A New York artist develops clothes that hide the wearer from thermal imaging and black out phone signal
Technological innovations tend to solidify our current surveillance society, but a new development in high-tech fashion seems like a rare example of resistance. New York artist Adam Harvey has developed a prototype line of “stealth wear,” clothing that employs both design and materials to shield the wearer from detection and recognition by surveillance technologies.
“The anti-drone hoodie and scarf hide you from thermal imaging, the XX-shirt protects your heart from x-ray radiation, and an accessory called Off Pocket can instantly black out your phone signal,” noted a release about the four-piece clothing line, which will be showcased in a London exhibition this month.
This is not Harvey’s first foray into counter-surveillance camouflage. For his masters’ thesis at NYU he developed “CV Dazzle,” a form of “expressive interference that takes the form of makeup and hair styling (or other modifications)” which functions to deflect facial recognition systems. He explains on his website:
The name is derived from CV, a common abbreviation for computer vision, and Dazzle a type of camouflage used during WWI. Dazzle camouflage was originally used to break apart the gestalt image of warships, making it hard to discern their directionality, size, and orientation. Likewise, the goal of CV Dazzle is to break apart the gestalt of a face, or object, and make it undetectable to computer vision algorithms, in particular face detection.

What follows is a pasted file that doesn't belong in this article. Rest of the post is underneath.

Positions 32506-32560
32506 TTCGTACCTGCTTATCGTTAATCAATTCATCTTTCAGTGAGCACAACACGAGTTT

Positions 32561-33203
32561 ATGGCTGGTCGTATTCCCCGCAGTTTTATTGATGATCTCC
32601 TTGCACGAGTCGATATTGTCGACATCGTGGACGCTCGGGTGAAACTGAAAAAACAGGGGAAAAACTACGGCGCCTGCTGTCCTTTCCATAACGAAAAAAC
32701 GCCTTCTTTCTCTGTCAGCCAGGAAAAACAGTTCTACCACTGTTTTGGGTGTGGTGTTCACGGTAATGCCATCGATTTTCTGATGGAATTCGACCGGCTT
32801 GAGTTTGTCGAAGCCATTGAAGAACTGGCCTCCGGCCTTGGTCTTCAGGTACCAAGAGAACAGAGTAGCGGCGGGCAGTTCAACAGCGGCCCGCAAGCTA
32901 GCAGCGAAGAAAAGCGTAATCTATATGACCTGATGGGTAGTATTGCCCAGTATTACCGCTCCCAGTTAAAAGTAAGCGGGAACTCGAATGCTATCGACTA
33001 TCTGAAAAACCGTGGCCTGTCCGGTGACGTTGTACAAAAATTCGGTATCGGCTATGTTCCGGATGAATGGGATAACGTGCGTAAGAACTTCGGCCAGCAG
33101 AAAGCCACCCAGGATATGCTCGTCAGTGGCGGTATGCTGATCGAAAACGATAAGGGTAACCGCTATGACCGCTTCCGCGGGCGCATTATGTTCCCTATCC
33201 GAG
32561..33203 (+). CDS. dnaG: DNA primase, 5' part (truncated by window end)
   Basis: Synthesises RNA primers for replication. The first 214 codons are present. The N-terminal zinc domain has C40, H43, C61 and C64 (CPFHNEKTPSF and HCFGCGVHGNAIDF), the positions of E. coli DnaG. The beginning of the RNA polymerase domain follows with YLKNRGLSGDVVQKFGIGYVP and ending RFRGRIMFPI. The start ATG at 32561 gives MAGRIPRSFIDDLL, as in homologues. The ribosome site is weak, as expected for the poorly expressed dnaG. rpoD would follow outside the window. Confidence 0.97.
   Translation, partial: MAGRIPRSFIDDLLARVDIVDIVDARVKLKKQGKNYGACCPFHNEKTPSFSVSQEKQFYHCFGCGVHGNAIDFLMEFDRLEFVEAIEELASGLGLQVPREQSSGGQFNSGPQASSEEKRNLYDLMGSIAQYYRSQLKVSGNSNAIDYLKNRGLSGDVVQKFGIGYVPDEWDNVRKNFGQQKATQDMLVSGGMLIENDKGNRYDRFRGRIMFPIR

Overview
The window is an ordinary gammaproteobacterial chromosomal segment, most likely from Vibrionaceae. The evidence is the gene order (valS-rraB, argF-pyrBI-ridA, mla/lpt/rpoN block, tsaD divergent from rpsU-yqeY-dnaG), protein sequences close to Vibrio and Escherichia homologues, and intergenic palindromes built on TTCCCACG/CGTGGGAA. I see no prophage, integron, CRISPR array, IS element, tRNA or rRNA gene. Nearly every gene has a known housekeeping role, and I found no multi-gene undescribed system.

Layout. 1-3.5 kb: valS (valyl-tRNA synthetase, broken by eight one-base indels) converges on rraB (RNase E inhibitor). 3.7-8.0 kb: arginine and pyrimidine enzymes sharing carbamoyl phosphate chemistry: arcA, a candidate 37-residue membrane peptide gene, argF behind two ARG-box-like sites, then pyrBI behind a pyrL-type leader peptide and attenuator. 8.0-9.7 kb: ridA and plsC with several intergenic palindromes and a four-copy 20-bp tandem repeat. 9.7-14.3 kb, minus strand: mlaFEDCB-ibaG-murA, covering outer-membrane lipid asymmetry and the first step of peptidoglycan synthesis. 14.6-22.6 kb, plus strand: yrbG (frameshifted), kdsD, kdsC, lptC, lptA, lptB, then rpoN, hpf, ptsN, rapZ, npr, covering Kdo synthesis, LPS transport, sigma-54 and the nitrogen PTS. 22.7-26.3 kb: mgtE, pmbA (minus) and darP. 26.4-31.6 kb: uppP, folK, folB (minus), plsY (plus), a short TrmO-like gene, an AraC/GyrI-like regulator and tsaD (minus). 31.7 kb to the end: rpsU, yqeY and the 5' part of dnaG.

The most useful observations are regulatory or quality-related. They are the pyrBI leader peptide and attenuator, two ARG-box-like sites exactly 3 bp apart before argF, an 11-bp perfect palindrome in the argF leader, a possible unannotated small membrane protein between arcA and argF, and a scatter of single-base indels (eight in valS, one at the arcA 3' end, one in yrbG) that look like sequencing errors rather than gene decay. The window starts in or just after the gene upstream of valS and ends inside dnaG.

His new clothing line was developed as a response to the swift proliferation of domestic surveillance drones. In an interview with Rhizome magazine, the artist explained, “I think building privacy into modern garments can make them feel more comfortable and, like armor, more protected. Data and privacy are increasingly valuable personal assets and it doesn’t make sense to not protect them.”
Interestingly, the inclusion of a design element in “stealth wear” that immediately blacks out phone signal was, for Harvey, about more than protecting the wearer from surveillance through phone GPS systems. It was as much about how we, as online subjects, actively enter into and constitute surveillance society. “When I first modified my pants with signal attenuating fabric, it felt odd to be unplugged. It was as if I had blocked out part of the world, covered my ears, or closed my eyes. But then I adjusted and realized that I had just opened them again,” the artist explained.
I asked well-known livestreamer, independent journalist and robotics technician Tim Pool via Twitter what he thought of “stealth wear.” He responded that it seemed like a “gimmick,” but “not totally useless” — which, in the face of near totalized surveillance, seems worth exploring.
Natasha Lennard is an assistant news editor at Salon, covering non-electoral politics, general news and rabble-rousing. Follow her on Twitter @natashalennard, email firstname.lastname@example.org. More Natasha Lennard.
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